(847) 579- 9317 support@copingpartners.com

Leigh Weisz is a Licensed Clinical Psychologist at a group practice called Coping Partners, which she started 7.5 years ago when she was 8 months pregnant! Get to know Leigh who talks about her favorite mom hacks and gives stellar advice to families, including why you should give your children chores! Yes, please!

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Where are you from originally and how long have you lived in town?

I was born and raised in Highland Park and live there now. I have lived in HP as a grown up 🙂 for 5.5 years.


Child(ren) and Age(s)?


I am blessed with two wonderful little girls age 7.5 and 5.


One thing people would be surprised to know about you…

I had a baby in my minivan 🙂 as we did not quite make it to the hospital! Given how much of a type A planner I am, we all find this humorous, but it makes for a great memory and I’ll never forget my daughter’s entrance into this world!


Favorite mom hack?

  1. I keep new library books in all the rooms in my house and we read together at bedtime, but also in the morning after waking up, at meals when they’re dragging on and when the kids seem like they need some down time. It allows me to get extra snuggle time with the girls, escape into a fun world with my kids, and I believe this ritual has ignited in our girls a true love of reading. When my older daughter brings home her Scholastic magazine order forms from school, I’ll order 1-2 books, but then type in the rest she has circled into the Highland Park library website and put them all on hold. The library emails me when they’re ready for me to check out and my daughter has so much gratitude as the books she is excited about just keep coming in a few at a time! It’s the gift that keeps on giving!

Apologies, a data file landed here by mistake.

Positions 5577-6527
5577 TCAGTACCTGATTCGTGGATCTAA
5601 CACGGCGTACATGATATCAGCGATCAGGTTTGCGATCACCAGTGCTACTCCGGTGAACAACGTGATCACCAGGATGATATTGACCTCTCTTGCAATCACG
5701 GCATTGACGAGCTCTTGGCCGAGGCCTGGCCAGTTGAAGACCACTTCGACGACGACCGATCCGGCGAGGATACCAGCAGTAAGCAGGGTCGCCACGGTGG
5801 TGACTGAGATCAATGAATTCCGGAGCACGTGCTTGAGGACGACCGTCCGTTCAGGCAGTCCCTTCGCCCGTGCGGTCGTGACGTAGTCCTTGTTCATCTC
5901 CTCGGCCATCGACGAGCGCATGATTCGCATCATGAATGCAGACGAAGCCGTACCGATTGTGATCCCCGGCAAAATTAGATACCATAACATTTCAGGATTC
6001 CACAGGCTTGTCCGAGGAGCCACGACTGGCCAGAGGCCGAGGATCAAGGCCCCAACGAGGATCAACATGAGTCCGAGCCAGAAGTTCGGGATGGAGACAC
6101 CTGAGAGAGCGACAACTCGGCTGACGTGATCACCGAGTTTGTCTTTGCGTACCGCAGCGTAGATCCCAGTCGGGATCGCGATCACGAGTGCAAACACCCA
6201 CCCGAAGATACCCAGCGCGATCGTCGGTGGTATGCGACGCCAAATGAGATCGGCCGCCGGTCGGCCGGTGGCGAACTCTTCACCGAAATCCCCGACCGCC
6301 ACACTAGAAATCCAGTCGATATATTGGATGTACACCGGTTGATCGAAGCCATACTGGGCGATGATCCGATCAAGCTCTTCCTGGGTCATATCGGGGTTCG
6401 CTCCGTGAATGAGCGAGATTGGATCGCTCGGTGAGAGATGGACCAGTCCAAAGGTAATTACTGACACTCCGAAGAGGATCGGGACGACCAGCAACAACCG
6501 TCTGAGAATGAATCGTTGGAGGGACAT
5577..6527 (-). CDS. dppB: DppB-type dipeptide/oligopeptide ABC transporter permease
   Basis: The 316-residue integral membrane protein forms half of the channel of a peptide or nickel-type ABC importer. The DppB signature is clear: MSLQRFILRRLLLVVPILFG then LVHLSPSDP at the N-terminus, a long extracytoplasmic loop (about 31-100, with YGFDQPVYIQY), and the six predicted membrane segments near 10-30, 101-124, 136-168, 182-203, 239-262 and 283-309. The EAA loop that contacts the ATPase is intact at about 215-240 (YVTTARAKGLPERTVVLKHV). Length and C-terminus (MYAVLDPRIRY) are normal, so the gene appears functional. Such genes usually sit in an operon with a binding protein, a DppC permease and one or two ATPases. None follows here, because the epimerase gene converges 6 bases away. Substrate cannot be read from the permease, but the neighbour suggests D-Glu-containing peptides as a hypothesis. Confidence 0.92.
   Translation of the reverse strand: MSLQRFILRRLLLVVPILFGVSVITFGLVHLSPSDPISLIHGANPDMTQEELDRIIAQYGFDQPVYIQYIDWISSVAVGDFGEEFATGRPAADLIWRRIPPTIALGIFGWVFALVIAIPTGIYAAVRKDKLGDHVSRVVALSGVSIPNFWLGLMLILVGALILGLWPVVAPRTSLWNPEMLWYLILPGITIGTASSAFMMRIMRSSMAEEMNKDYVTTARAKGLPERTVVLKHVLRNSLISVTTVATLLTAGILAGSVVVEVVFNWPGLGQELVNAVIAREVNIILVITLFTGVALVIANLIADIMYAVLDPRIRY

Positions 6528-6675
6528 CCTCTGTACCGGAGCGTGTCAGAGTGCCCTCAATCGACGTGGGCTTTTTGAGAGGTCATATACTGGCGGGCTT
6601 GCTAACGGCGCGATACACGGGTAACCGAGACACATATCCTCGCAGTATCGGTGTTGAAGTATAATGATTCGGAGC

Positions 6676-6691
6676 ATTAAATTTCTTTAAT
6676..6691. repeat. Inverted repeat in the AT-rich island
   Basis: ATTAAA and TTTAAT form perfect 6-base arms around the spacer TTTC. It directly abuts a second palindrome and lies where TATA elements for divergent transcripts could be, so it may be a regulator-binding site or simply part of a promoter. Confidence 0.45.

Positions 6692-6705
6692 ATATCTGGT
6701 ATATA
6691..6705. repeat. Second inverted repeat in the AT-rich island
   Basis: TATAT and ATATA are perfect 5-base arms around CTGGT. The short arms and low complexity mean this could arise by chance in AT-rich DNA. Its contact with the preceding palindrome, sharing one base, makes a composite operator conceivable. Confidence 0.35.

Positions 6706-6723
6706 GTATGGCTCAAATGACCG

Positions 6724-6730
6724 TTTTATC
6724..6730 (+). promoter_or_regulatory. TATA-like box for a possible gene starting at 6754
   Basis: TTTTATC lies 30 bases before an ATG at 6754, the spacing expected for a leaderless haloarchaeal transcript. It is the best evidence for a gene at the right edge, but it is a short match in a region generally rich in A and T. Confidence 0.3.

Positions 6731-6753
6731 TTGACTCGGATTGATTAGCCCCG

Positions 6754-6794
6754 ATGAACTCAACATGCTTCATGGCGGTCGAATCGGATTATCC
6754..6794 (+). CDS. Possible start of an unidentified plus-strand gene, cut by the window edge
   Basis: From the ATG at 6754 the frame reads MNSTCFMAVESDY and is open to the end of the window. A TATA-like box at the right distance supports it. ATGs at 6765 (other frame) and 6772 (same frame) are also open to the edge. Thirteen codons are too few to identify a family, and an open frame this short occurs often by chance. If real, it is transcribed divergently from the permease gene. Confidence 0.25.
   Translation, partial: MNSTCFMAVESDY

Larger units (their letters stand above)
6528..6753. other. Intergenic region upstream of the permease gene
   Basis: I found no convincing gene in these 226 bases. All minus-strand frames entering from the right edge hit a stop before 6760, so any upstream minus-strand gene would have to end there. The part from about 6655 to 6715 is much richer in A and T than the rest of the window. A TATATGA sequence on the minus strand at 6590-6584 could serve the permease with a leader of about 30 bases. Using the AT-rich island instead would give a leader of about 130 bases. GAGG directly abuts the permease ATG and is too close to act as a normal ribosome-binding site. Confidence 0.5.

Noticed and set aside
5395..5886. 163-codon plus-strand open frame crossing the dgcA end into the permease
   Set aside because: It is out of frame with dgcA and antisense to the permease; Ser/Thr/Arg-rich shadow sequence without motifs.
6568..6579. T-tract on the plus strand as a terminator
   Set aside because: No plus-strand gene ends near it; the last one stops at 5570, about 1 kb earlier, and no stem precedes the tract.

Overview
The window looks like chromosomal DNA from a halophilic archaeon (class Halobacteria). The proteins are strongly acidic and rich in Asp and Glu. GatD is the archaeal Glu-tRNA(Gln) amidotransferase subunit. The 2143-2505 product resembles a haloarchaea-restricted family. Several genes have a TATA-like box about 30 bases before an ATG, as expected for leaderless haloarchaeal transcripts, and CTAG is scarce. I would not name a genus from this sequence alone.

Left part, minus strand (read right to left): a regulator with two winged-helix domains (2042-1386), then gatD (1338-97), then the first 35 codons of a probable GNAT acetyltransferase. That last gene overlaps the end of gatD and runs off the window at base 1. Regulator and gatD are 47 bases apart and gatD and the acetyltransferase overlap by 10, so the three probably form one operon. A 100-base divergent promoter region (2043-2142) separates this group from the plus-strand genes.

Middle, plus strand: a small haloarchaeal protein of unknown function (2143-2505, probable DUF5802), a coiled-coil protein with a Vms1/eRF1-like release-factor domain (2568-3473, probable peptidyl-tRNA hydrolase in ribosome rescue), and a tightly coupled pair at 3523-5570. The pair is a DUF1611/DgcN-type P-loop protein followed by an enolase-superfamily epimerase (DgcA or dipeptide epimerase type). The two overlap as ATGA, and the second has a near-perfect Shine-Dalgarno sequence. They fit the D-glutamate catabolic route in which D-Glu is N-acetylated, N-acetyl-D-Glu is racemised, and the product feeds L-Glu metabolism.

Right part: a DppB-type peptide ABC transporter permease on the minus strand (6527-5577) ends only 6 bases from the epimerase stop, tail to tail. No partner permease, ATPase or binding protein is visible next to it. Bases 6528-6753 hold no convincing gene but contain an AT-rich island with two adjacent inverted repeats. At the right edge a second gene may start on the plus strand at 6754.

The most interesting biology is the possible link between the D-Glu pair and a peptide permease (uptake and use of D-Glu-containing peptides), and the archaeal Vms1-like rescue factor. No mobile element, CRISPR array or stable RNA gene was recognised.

2. A quick and healthy breakfast is 1 egg and 1 banana mixed together and in frying pan–makes a pancake in a jiffy and is moist and delicious!
  3. Also, I bought “Just Between Us: A Mother-Daughter Journal” on amazon—to share with my older daughter. We write messages in it to one another, share thoughts wtih one another and engage in playful exercises together (for the mom–write a letter to your “child” self—for the daughter–write a letter to your “future self.”) Its been a lovely way to connect at the end of a busy day.


Favorite place to take the kids?